employment or educational prospects and personal decision making?
Social Responsibility -- Will the content help citizens participate
intelligently in making social and political decisions?
Intrinsic Value of the Knowledge -- Does the content have pervasive
cultural or historical significance?
Philosophical Value -- Does the content help individuals ponder the
enduring questions of what it means to be human.
Childhood enrichment -- Will the content enhance the unique
experiences and values of childhood?
How do these match Goodlad, Hass and Appleton’s lists?
Choosing content that’s worth knowing, Educational Leadership, October 2001
National Purposes of Education
1620-1770
Religious training, moral development, 3R’s
1770-1820s Knowledge necessary for either trade/commerce
or university, literacy emphasis to continue
democratic form of government
1820-1890s Establishment of common schooling, basic tools
of literacy for practical education, moral values
(McGuffey readers), melting pot theme,
cultivation of American identity and loyalty
1880-1940s Child centered, activities and experiences
emphasized rather than mastery of facts,
cooperative activities, citizenship and selfadjustment, problem solving
Who was in school, for how long, for what purpose?
1940-1960s Structure of the discipline, discovery method of
teaching, career education,
National Defense Education Act (1958) -- to
ensure an adequate supply of scientists, engineers
and individuals with specialized training in
foreign languages; $ for college loans and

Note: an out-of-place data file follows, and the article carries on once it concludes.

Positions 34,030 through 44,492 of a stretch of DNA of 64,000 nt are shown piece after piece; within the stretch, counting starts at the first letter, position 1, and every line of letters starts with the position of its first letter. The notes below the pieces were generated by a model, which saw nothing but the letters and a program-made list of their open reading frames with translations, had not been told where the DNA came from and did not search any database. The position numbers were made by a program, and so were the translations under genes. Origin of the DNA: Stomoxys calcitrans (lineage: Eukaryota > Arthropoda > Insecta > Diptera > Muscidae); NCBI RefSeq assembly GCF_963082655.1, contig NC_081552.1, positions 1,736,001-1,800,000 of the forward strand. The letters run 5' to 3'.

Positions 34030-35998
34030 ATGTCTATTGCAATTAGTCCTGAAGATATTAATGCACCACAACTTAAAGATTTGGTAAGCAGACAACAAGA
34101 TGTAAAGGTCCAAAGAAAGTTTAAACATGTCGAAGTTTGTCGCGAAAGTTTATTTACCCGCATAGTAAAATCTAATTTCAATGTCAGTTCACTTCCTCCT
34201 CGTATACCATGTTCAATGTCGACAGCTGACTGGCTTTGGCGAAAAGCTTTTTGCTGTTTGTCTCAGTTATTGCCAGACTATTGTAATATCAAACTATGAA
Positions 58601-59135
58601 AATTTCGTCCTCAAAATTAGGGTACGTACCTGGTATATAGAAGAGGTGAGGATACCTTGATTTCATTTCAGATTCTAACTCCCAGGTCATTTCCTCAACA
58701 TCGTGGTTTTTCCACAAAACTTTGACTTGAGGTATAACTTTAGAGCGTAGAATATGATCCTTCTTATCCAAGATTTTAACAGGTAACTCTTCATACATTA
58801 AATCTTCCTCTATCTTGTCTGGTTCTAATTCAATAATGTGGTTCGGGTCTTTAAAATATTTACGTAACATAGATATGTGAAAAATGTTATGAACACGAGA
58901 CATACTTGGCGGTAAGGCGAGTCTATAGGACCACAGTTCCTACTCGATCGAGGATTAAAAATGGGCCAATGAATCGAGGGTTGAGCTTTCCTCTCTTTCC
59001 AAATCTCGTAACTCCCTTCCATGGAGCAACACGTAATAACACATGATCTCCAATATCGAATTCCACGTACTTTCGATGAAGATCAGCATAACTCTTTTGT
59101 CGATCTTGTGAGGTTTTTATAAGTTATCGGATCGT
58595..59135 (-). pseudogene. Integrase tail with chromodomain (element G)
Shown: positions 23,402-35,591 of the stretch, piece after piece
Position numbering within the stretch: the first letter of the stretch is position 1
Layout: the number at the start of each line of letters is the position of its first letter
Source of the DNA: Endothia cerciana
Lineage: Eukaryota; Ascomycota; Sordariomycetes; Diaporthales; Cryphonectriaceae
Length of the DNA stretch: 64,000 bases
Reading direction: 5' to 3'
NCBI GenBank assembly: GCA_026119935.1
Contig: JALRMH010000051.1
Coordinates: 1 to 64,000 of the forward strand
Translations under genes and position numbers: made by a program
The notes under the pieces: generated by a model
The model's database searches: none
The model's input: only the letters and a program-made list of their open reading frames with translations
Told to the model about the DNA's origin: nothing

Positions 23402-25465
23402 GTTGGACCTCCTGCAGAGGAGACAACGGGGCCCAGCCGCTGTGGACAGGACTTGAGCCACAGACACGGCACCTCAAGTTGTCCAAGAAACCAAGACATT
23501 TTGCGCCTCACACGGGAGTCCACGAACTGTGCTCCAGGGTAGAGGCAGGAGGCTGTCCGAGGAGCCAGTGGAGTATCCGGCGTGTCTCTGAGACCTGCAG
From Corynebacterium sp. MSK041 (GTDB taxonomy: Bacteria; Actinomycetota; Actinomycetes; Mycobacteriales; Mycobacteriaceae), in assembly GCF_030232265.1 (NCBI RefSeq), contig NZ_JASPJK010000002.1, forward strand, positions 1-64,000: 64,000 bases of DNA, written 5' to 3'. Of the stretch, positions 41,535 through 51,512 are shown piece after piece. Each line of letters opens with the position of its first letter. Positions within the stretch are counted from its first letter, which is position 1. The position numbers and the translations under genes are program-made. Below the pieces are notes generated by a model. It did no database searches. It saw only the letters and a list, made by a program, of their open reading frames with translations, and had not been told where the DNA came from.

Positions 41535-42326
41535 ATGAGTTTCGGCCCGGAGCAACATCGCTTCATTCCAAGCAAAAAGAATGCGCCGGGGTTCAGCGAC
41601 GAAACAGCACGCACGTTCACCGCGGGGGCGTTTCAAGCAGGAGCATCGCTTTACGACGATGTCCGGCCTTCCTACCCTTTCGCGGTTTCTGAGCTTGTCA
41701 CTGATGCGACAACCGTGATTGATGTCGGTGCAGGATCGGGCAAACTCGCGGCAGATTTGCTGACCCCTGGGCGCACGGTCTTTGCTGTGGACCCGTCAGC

graduate fellowships (think Sputnik - 1957)
Coleman Report (1965) -- parental SES is primary
predictor of school success
Elementary & Secondary Ed Act (1965) -- expand
and improve opportunities for America’s
educationally disadvantaged children through
compensatory programs for the poor; War on
Poverty
1970s Multicultural education, mainstreaming, flexible curriculum,
emphasis on equity, Education for All Handicapped Children
(PL 94-142)
1980s Back to Basics movement, A Nation at Risk (1983),
emphasis on academic excellence, reinvigorate programs for
high-achieving students
President Reagan 1984 “Strengthening values also demands
a national commitment to excellent in education…
[America’s schools] need tougher standards, more
homework,merit pay for teachers, discipline, and parents
back in charge.”
1990s Goals 2000 (President Bush I), Standards, testing,
recognition of desperate condition of urban education,
growing attention to achievement gaps
2000s NCLB (2001) race and income-based achievement gaps,
universal proficiency
What are we trying to achieve here?
Higher Education
Business/Industry Training
Liberal Arts
Process
Professional
New product updates
Vocational
Leadership and growth
????
????
21st Century Learning
1. Emphasize core subjects
2. Emphasize learning skills (information and communication,
thinking and problem solving, interpersonal and selfdirectional skills)
3. Use 21st Century tools to develop skills
4. Teach and learn in a 21st Century context
5. Teach and learn 21st Century content (global awareness,
financial/economic/business literacy, civic literacy)
6. Use 21st Century assessments (balance standardized
assessments with classroom assessments)
Do these mesh with any of the other goals mentioned?
What do we REALLY want from schools?
Who should learn what?
Which goals valid for today?
Tomorrow?
What goals do you advocate? (prioritize list)
What does your school advocate?
What does your community want?
Are these goals different than individual classroom goals?
Are these higher education’s goals?
Are these business and industry training goals?
What do we need from education today?